The concept of child labor, Poor children are forced to work in construction, Violence children and trafficking concept, Rights Day, World Day Against Child Labour concept
“What we’re doing when investigating human trafficking is investigating crime,” according to the Guardian’s Annie Kelly, editor of a reporting series on modern slavery, trafficking, and labor exploitation. “You are dealing with a criminal industry, which presents risks to yourself and your local sources, or anyone you partner with.”
Speaking during a JournalismFund.eu webinar, Kelly and co-panelist Ian Urbina — founder of the nonprofit Outlaw Ocean Project, which reports on worker exploitation and environmental violations at sea — spoke of their experiences documenting human trafficking around the world, and the safety challenges they encountered along the way.
Both journalists have reported on and edited stories about labor exploitation in supply chains, cross-border modern slavery, and human trafficking, and their investigations often expose the true cost of globalized industries.
“We’ve really tried to look at the things we all use, consume, wear, and tell the stories of those people at the bottom of those supply chains and tried to expose how labor exploitation and human trafficking … are allowed to flourish in these systems,” said Kelly.
Deep-dive investigations like these can take months, and require precise planning and coordination to mitigate the risks to reporters and their sources. And yet even with extensive planning, work in this area can remain dangerous due to the unpredictable nature of the reporting landscape.
“The reality is, when you get on the ground, everything shifts based on what sources you need,” Urbina said. Yet, his team spends months planning investigative reporting trips — something that is vital to keeping the team safe.
Urbina detailed the process his team followed when reporting on the path of sub-Saharan migrants traveling to Libya, then Lampedusa, Italy. Among the tips he recommends:
- Divide into complementary teams: For The Ocean Outlaw Project investigation, that meant the creation of an “on-land” team, which pursued research into the Libyan migrant detention centers and investigated the death of a migrant in one of those centers, and an “offshore” team, which had a five-week embed aboard a ship chartered by the medical aid organization Doctors Without Borders.
- Plan your route and exit strategies: Urbina said that pre-trip meetings focused on laying out the day-by-day itineraries and assessing the risks for each step of the way. Once the security assessment was completed, the team set up emergency protocols in case they were arrested or detained (emergency contacts, helpful sources in the country and abroad).
- Conduct daily check-ins: The embedded team had a policy to verbally check in with the on-land team via satellite phone every six to 12 hours. Thanks to their staff working remotely across different countries, two people would be online at all hours to communicate with the offshore team.
- Create an emergency document: Urbina and his team spent time updating a “one-stop-shop document that has every single phone number of everyone you might want to contact, and in what order, and in what scenario, and what they’re good for,” he explained. This list includes US contacts from the White House, Congressional staff, and law enforcement. It also has regional and country-specific contacts at reliable organizations such as the Red Cross, Human Rights Watch, and Amnesty International.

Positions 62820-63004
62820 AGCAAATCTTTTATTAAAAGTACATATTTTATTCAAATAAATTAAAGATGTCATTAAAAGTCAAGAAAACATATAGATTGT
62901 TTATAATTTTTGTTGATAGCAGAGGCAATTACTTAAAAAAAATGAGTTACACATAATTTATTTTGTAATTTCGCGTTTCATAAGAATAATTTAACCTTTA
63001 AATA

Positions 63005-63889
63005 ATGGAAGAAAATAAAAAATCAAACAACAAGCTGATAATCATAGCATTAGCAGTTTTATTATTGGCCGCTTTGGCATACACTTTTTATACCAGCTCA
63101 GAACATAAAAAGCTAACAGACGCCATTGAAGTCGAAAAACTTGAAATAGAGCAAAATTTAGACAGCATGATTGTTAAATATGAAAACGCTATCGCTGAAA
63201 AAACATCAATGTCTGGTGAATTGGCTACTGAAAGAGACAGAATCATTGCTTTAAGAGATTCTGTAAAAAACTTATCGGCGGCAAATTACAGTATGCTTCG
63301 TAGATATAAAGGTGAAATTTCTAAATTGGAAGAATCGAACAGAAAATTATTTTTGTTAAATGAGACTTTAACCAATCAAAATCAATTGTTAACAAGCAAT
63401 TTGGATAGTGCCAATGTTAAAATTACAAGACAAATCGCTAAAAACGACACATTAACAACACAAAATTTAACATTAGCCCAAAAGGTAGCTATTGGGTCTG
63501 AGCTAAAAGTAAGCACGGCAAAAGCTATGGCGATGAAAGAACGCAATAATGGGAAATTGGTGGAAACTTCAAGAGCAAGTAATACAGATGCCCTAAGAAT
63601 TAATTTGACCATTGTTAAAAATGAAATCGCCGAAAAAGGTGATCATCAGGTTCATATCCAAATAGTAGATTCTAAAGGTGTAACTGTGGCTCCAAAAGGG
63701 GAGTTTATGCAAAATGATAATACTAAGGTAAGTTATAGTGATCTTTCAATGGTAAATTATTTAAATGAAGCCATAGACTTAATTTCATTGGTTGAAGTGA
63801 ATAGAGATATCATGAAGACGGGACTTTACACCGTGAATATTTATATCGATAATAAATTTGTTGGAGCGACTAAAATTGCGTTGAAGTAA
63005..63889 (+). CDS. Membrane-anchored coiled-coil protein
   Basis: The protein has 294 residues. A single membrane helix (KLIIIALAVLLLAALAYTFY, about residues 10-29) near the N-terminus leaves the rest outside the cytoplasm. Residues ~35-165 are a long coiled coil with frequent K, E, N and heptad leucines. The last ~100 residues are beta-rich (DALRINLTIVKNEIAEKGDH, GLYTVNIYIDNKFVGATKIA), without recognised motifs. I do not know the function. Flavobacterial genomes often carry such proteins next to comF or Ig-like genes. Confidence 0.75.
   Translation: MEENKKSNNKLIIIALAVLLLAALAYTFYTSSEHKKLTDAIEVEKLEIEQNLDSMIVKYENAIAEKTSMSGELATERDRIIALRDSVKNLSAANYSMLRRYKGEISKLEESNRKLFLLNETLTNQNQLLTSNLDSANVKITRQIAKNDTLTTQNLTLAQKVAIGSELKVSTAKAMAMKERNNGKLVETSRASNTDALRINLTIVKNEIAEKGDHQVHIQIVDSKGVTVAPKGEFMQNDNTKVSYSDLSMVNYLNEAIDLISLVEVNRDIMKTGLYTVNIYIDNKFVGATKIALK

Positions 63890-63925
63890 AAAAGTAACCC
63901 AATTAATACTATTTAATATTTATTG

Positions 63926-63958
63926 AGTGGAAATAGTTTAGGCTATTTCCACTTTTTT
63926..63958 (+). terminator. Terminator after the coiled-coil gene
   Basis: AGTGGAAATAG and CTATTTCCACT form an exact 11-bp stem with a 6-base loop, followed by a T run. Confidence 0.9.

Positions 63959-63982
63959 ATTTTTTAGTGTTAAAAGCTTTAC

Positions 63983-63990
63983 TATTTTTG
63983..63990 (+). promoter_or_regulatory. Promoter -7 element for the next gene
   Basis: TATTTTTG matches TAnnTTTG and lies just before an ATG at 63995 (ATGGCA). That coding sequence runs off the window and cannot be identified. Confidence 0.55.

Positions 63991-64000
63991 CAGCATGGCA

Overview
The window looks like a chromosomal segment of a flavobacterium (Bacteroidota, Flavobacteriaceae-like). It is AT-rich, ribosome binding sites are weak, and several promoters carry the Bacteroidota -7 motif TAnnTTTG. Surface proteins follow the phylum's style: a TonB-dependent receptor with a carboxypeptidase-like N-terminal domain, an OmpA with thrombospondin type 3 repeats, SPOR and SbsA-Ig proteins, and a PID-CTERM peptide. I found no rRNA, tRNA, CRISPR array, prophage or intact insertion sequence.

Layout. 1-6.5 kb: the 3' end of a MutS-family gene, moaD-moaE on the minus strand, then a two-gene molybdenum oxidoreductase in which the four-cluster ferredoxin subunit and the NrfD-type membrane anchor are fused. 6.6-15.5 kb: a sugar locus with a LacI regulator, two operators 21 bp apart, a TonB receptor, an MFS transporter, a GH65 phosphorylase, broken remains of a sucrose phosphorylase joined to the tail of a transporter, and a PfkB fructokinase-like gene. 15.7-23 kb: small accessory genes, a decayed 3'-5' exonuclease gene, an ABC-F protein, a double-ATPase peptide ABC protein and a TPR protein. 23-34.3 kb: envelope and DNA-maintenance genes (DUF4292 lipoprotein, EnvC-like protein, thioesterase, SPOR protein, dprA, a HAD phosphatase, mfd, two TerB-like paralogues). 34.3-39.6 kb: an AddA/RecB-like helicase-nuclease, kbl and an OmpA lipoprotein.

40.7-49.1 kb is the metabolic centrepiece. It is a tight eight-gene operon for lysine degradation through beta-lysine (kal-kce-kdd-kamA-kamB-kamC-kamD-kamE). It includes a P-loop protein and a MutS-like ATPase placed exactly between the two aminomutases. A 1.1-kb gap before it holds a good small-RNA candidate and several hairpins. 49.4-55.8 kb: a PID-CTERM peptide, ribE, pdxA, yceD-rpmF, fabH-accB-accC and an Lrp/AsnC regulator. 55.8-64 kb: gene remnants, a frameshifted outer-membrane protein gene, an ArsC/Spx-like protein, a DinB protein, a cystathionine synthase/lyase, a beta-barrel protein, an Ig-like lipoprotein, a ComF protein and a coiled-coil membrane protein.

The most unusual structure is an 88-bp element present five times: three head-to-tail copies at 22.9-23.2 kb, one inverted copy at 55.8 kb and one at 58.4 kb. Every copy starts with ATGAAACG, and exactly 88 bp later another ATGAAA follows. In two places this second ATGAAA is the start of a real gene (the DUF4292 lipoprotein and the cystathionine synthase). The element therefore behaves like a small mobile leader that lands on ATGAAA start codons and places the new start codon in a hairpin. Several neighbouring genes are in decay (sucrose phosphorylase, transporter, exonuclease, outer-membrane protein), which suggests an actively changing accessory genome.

- Know everyone’s — and everything’s — insurance policy: Obtaining and understanding insurance for reporters as well as the expensive equipment you’re bringing along is essential, Urbina advises. Make sure you get appropriate medical coverage and equipment protection and know how to make claims.
No matter how well you prepare, Urbina said, understand there are risks inherent to investigating human trafficking: “The more complicated the place you’re going into, the harder it is to maintain these [safety] lists.”
Because most reporting The Outlaw Ocean Project does is at sea, its operating protocols face constant challenges, such as the lack of connectivity preventing scheduled communications.
Safety While Reporting
Not drawing attention to yourself from the onset is preferable, but your journalist status may save you from tricky situations: “If possible, do go in with accreditation,” Kelly advised.
In 2013, Guardian reporter Pete Pattisson investigated Qatar’s use of forced labor in preparation for the 2022 World Cup. Kelly and her team worked to help protect Pattisson while in Qatar as well as his sources — vulnerable people forced to work and live in migrant camps.
Because the story had not yet been extensively reported, Pattisson enjoyed “relative” safety when he started investigating locally. He entered the country with his own passport as a tourist, to avoid drawing unwelcome attention from the government.
The strategy was to operate nimbly, and as anonymously as possible, Kelly explained. She recommended the following for reporters working in similar conditions:
- Don’t linger: Moving between locations quickly can mean reporters evade detection. In the Qatar example, the reporter never spent over 45 minutes in one location, to avoid drawing attention to himself.
- Assess road accessibility: In the risk assessment before Pattisson’s departure, the team made sure the labor camps he would visit were accessible by road. Any time the reporter would head for a camp, he would alert a trusted contact in Qatar and one outside the country of his journey.
- Change locations often, meet at different times: Kelly suggested that reporters don’t stay in the same hotel more than two days at a time, and schedule meetings at varying locations and times.
- Use burner phones: Changing SIM cards frequently may help secure your communications.
Pattisson also checked in with his editor, Kelly, twice a day. Before the trip, the team had contacted local and international NGOs to ensure good communications while Pattisson was in Qatar.